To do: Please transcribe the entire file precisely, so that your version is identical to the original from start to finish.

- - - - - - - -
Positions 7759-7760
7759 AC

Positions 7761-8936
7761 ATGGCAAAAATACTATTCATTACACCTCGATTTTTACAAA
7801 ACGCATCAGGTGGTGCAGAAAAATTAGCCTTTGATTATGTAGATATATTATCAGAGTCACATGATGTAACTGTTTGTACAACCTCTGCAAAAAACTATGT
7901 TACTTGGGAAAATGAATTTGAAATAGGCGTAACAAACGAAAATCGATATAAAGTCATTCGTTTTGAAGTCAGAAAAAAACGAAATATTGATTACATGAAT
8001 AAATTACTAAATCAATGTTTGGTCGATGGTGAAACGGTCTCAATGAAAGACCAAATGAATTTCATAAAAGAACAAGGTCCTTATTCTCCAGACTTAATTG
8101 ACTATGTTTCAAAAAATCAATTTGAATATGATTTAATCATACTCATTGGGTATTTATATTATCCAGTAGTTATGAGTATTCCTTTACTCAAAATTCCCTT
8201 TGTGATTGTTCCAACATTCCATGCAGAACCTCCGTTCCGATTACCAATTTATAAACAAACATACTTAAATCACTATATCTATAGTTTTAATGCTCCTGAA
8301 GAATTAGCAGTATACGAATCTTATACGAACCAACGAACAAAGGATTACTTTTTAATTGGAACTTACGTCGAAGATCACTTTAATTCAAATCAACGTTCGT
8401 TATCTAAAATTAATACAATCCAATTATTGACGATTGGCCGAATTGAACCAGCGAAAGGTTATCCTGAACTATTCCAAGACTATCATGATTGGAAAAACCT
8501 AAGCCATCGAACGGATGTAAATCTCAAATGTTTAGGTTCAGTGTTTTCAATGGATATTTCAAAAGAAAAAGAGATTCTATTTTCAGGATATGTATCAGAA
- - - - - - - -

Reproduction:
Positions 7759-7760
7759 AC

Positions 7761-8936
7761 ATGGCAAAAATACTATTCATTACACCTCGATTTTTACAAA
7801 ACGCATCAGGTGGTGCAGAAAAATTAGCCTTTGATTATGTAGATATATTATCAGAGTCACATGATGTAACTGTTTGTACAACCTCTGCAAAAAACTATGT
7901 TACTTGGGAAAATGAATTTGAAATAGGCGTAACAAACGAAAATCGATATAAAGTCATTCGTTTTGAAGTCAGAAAAAAACGAAATATTGATTACATGAAT
8001 AAATTACTAAATCAATGTTTGGTCGATGGTGAAACGGTCTCAATGAAAGACCAAATGAATTTCATAAAAGAACAAGGTCCTTATTCTCCAGACTTAATTG
8101 ACTATGTTTCAAAAAATCAATTTGAATATGATTTAATCATACTCATTGGGTATTTATATTATCCAGTAGTTATGAGTATTCCTTTACTCAAAATTCCCTT
8201 TGTGATTGTTCCAACATTCCATGCAGAACCTCCGTTCCGATTACCAATTTATAAACAAACATACTTAAATCACTATATCTATAGTTTTAATGCTCCTGAA
8301 GAATTAGCAGTATACGAATCTTATACGAACCAACGAACAAAGGATTACTTTTTAATTGGAACTTACGTCGAAGATCACTTTAATTCAAATCAACGTTCGT
8401 TATCTAAAATTAATACAATCCAATTATTGACGATTGGCCGAATTGAACCAGCGAAAGGTTATCCTGAACTATTCCAAGACTATCATGATTGGAAAAACCT
8501 AAGCCATCGAACGGATGTAAATCTCAAATGTTTAGGTTCAGTGTTTTCAATGGATATTTCAAAAGAAAAAGAGATTCTATTTTCAGGATATGTATCAGAA